Some animals have cells that are not programmed to age, therefore they can live until they are killed or eaten by someone or something else. Both the Hydra and the Turritopsis dohrnii Jelly Fish do not die unless they are eaten or become diseased. Many other animals can live hundreds of years, the Bowhead Whale, the Red Sea Urchin, and the Aldabra Giant Tortoise to name a few. Trees are known to live thousands of years. We live an average of 79 years and the longest lived human lived 122 years. This is an improvement over our 47-year average life span in 1900.
What if we could repair our DNA and keep our cells from aging so that we could live 6500 years. Would YOU want to live 6500 years? How about 200 years? Why or why not? Turtles and trees just live. I have to believe that they get joy from just being alive. They ‘neither toil nor do they spin’ yet they find life worthwhile, enough to keep doing it long after we throw in the towel. How would your life change if you knew you would be around 2-300 years or 6500 years even?
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I was ruminating on why we form relationships – specifically why do we marry? When we are young children are a biological push and to a certain extent property and status are social pushes. So I put these aside and thought about those folks whose relationship really seems to work. What I’ve noticed is that there is an appreciation of each other that appears to give each of them a freedom to be themselves. Their very differences are what make the relationship strong. They have learned to see the value in the others difference and they even come to depend upon that difference at times.
What would happen if we saw 'marriage' as more of a partnership? What would happen if we saw our other relationships as more like a 'marriage?' Maybe the key is looking at building a long-term asset/value. Not all relationships have to be a 10 to be perfect as they are, but the commitment to maintain over the long-term needs to be shared.
Relationships are curious things. We come to them with so many preconceived notions, expectations and desires. What would happen if we became curious about our partner? Curious about who they are and why they do what they do, willing to explore in order to understand and then be willing to express delight in the unique person they are?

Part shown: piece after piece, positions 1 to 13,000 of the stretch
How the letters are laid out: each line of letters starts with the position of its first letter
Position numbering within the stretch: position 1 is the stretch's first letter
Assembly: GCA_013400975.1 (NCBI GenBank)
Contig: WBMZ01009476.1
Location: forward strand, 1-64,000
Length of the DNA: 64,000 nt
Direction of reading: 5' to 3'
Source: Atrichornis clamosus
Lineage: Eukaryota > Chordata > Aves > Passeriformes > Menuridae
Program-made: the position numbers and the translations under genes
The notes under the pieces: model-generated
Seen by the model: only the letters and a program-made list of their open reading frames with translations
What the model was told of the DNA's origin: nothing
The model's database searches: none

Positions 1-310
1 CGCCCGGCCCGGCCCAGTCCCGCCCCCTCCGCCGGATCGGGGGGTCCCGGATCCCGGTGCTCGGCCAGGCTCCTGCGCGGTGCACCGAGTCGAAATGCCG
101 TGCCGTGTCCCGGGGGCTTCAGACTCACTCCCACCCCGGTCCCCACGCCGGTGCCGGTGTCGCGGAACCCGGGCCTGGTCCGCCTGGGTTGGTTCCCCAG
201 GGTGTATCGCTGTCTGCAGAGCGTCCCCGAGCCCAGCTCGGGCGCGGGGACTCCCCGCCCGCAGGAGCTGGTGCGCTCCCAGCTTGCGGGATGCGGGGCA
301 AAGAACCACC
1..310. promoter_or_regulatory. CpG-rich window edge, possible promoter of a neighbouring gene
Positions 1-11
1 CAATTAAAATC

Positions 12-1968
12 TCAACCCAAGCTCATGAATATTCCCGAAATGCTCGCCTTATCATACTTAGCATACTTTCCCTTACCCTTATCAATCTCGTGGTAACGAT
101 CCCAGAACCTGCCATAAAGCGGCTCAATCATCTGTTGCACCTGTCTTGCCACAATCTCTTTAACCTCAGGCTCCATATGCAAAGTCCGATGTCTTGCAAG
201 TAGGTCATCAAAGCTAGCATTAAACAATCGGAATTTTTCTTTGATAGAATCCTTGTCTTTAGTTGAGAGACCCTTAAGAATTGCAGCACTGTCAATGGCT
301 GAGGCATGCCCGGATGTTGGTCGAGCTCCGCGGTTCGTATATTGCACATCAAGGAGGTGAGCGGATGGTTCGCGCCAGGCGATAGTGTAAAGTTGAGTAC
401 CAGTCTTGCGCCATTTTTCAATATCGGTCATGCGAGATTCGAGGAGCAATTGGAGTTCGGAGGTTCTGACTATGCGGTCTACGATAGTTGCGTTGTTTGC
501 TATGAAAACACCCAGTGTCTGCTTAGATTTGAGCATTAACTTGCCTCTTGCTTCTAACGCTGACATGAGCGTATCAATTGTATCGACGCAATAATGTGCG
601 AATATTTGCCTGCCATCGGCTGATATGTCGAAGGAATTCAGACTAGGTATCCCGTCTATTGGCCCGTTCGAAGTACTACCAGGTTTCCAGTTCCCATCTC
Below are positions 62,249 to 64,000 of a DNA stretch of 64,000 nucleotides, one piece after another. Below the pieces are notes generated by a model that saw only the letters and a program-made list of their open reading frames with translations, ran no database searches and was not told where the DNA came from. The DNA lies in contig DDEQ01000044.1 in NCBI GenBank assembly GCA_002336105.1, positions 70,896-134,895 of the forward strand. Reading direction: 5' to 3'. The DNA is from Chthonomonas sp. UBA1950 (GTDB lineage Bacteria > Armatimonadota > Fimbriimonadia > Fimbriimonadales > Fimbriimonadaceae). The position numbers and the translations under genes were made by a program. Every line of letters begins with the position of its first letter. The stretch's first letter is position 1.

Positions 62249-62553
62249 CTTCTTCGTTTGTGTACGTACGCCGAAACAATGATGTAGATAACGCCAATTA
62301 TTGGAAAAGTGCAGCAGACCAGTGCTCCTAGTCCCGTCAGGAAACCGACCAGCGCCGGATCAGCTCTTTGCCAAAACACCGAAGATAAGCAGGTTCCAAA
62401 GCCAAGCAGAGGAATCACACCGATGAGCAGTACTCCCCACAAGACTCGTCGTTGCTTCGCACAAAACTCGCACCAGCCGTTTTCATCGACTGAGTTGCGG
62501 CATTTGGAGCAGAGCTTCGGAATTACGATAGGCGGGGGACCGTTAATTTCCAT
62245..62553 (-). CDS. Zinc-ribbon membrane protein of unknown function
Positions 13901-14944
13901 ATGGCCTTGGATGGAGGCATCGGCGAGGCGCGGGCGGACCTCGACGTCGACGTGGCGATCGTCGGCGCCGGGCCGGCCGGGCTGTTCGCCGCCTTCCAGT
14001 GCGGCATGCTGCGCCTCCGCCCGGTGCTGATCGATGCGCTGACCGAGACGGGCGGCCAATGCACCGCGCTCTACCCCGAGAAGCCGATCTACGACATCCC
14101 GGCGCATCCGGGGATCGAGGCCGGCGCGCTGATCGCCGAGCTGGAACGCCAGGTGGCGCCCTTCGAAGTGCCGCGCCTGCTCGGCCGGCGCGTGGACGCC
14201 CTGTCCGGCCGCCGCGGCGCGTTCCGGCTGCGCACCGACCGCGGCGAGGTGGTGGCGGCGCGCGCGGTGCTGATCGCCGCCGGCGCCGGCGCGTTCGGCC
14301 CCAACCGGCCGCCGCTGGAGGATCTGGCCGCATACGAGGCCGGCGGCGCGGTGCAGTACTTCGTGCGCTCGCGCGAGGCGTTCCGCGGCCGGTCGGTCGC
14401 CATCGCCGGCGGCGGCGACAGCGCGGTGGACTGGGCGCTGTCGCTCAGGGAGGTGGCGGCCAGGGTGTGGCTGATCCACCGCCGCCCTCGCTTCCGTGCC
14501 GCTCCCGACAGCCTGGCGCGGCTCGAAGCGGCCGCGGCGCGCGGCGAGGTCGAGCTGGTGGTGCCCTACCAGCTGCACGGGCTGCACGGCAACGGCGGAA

This led me to think about how inherent in their appreciation was a deep respect. I believe it is possible to respect someone and not appreciate them, but I don’t think you can appreciate someone and NOT respect them. What do you think?
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Habits, we all have habits. Habits are, ideally, shortcuts to behavior we find useful. Once we make something a habit we can do it without thinking, we put it on automatic pilot. The problem, of course is that some habits are not our friends and we find ourselves doing things we’d rather not do, or that have bad or inconvenient consequences for us. Habits can hijack our best-intended behavior.
Our brain is a willing partner in helping us form habits. The neurons in our brain have dendrites at the end. Information jumps from the dendrites of one neuron to the dendrites of another. If we do something over and over we collect a lot of neurons that are engaged in making that activity happen. If we do it really, really often then the brain figures that this is important and to make it happen even easier it covers these neurons with white stuff called myelin. It’s a bit like paving a highway versus a muddy road, same path, but you can go faster.
Get angry a lot? What about those ‘hot buttons?’ See a spider and scream? Each of these denotes a myelin-paved path that the brain has made very easy for that information to go down. These experiences are sometimes called an amygdala hijack. They happen fast and make us feel like we are out of control.
Being ‘out of control’ is sort’a true, but the good news is that you can get that control back. Neuroplasticity – the ability of your brain to change, is something that you can actually stimulate. In doing so you actually change the structure of your brain. This is what happens when you consciously decide to ‘break’ a habit.
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